Ms. Chen continued, “Complementing our ongoing seahorse survey, the reef fish survey is a testament to our growing direct involvement in conserving local species and habitats. This initiative helps establish the first systematic reef fish database. Not only will it be accessible by the public, it will give the government and NGOs an objective and scientific reference when devising long-term conservation strategies. At a later stage of the project, we will engage divers to become ‘citizen scientists’ by encouraging them to take and submit photos of locally sighted reef fishes, thereby helping enrich our database and photo catalogue.”

Ms. Suzanne Gendron, Foundation Director of OPCFHK, said, “The presence of exotic species such as the Sabah grouper, is a disturbing development. An introduction of a foreign species into our waters could potentially upset the existing ecological harmony, especially when the Sabah grouper is fast growing and does not have any natural predators here. We urge the public to refrain from releasing live animals into the wild. On the other hand, we are glad to discover a humphead wrasse. As there has been no known sighting of the species in local waters in the past ten years, this might be taken as an indication of improving marine ecological conditions. However, this has to be verified through long-term monitoring. This is precisely why a comprehensive marine survey is needed and we hope our reef fish survey can make a key contribution in this critical endeavour.”

Ms. Gendron said, “Since 2005, OPCFHK allocated about HK$6.9 million to support 51 Chinese white dolphin research projects and workshops that have produced many significant conservation results. For instance, data from research supported by OPCFHK culminated in an unprecedented government decision to designate up to 80% of the habitat of the eastern Taiwan Strait Chinese white dolphin subpopulation as part of a wildlife sanctuary. OPCFHK also facilitated the success of China’s first successful seabird restoration project, which helped conserve the critically endangered Chinese crested terns, with only 50 individuals remaining. At least 13 chicks have successfully fledged during the breeding season in 2014 as a result. As well, OPCFHK has long played a leadership role in giant panda conservation, supporting projects on a wide range of projects, including habitat restoration, field monitoring, foraging strategy, as well as assisting Chinese government efforts to conserve giant pandas across multiple provinces.”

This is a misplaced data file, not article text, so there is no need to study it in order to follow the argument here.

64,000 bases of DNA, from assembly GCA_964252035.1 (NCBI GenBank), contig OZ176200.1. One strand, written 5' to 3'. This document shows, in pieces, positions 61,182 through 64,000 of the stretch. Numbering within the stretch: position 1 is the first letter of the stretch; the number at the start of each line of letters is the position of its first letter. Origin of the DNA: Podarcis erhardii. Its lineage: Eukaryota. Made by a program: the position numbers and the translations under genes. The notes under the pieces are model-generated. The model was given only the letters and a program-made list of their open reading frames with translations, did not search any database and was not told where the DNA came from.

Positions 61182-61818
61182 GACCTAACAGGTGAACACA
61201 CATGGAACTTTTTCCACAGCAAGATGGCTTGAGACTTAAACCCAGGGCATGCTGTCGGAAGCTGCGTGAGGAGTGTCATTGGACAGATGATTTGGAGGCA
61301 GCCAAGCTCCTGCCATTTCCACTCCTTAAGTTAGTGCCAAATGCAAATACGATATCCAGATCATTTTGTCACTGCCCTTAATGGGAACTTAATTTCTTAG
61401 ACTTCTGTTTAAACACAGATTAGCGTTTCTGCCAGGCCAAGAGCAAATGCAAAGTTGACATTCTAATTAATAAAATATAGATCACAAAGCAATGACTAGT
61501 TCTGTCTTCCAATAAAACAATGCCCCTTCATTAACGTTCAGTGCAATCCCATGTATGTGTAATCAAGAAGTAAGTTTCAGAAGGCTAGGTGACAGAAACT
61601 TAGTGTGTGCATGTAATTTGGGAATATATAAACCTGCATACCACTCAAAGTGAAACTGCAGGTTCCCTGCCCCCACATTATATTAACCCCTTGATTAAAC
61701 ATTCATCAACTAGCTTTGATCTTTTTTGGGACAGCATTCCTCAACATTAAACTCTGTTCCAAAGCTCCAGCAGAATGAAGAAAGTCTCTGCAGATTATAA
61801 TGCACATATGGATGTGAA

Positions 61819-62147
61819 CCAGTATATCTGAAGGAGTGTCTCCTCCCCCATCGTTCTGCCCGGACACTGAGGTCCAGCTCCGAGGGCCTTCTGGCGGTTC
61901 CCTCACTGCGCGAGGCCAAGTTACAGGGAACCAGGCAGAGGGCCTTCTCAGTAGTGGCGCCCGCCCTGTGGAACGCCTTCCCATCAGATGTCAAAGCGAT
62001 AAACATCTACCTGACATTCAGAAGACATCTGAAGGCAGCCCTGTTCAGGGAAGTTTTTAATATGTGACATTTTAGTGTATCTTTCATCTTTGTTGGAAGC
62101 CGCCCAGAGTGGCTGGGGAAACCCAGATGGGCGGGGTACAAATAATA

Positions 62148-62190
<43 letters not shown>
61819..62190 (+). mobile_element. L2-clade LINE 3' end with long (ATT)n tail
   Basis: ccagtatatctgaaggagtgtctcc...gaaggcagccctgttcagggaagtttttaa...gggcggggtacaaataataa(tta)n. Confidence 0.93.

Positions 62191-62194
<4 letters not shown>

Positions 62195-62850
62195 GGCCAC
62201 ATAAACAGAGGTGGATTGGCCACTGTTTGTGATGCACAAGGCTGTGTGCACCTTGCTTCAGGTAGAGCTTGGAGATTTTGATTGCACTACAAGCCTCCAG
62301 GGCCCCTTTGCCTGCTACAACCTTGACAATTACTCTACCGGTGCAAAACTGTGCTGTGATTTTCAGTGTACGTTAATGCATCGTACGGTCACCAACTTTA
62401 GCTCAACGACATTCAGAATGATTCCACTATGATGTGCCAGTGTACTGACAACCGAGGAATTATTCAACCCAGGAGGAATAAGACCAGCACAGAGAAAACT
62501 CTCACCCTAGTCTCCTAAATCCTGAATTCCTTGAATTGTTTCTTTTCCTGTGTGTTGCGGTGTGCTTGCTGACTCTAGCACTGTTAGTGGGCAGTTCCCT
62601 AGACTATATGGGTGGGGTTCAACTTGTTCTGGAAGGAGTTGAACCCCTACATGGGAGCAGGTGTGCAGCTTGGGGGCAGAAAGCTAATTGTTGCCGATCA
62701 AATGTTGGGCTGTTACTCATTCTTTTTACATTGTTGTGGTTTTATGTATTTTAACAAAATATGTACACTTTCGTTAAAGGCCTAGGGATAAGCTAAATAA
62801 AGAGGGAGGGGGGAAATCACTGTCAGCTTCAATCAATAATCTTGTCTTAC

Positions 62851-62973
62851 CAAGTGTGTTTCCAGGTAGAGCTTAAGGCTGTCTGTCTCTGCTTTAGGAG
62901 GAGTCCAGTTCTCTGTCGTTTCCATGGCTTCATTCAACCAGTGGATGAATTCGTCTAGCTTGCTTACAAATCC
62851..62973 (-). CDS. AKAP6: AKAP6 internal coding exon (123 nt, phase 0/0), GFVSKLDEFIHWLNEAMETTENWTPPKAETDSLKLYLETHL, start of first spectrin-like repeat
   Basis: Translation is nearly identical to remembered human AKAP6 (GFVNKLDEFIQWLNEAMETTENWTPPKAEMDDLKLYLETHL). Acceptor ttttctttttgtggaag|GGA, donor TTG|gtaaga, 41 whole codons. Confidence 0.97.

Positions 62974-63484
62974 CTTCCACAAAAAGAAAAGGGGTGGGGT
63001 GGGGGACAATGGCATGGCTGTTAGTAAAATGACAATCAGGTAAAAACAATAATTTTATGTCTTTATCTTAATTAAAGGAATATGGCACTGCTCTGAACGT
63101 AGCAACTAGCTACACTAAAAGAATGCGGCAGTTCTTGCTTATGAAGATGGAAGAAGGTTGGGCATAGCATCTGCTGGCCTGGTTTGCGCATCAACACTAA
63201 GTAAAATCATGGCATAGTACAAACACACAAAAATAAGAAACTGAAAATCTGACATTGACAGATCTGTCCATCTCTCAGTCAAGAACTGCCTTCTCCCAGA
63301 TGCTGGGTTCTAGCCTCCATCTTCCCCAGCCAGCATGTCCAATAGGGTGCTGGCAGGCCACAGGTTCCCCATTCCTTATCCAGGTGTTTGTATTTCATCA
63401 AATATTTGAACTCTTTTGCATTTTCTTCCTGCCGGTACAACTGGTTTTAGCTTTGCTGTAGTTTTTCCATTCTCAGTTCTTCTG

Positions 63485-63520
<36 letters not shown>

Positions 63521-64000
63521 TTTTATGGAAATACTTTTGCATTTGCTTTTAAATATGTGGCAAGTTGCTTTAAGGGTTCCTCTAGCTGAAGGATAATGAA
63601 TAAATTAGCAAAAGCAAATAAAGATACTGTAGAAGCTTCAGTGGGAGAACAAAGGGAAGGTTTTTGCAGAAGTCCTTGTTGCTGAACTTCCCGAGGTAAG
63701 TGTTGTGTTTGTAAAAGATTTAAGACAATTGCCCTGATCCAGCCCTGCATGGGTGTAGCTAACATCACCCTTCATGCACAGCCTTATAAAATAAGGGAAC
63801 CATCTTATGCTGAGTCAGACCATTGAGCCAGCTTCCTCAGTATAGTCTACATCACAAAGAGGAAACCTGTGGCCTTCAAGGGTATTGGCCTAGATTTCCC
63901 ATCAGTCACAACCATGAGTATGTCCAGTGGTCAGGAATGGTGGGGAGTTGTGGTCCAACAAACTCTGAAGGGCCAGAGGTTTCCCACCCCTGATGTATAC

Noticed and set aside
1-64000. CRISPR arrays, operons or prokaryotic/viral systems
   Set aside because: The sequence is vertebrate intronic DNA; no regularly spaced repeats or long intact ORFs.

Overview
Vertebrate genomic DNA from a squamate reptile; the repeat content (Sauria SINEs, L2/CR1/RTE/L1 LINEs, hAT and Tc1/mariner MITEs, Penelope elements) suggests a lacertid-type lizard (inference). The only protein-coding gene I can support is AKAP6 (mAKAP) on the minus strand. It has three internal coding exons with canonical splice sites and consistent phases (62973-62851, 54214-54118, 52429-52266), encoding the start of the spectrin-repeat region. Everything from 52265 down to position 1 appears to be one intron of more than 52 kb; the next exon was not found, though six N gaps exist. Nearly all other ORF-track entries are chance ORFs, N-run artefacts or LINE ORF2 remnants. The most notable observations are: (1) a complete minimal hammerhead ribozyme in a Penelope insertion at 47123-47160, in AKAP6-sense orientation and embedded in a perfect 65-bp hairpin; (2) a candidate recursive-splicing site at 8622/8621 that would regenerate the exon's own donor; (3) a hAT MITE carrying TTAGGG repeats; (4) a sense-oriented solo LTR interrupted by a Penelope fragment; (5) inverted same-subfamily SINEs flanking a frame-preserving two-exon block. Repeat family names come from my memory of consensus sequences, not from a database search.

Mr. Wong Kam-sing, Secretary for the Environment, said both Ocean Park and OPCFHK all along spared no effort in making nature conservation an important part of Hong Kong culture while OPCFHK also forged close partnership with the Government. This latest reef fish survey initiative would provide information critical to our understanding of local marine ecology and give impetus to the government’s long-term conservation work.

Ms. Michelle Reis said, “As a parent, I very much appreciate Ocean Park’s work in raising conservation awareness and OPCFHK’s efforts in conserving wild animals and their habitats as both are critical to ensuring a sustainable future for the younger generation. Ocean Park is also my son’s favourite place for encountering animals and learning about nature.”

Ms. Chen concluded, “OPCFHK will be presenting Run for Survival, our first-ever fundraising charity run, on 8 March this year. I encourage everyone to join us for an opportunity to learn about the threats faced by marine wildlife through a fun and meaningful activity.”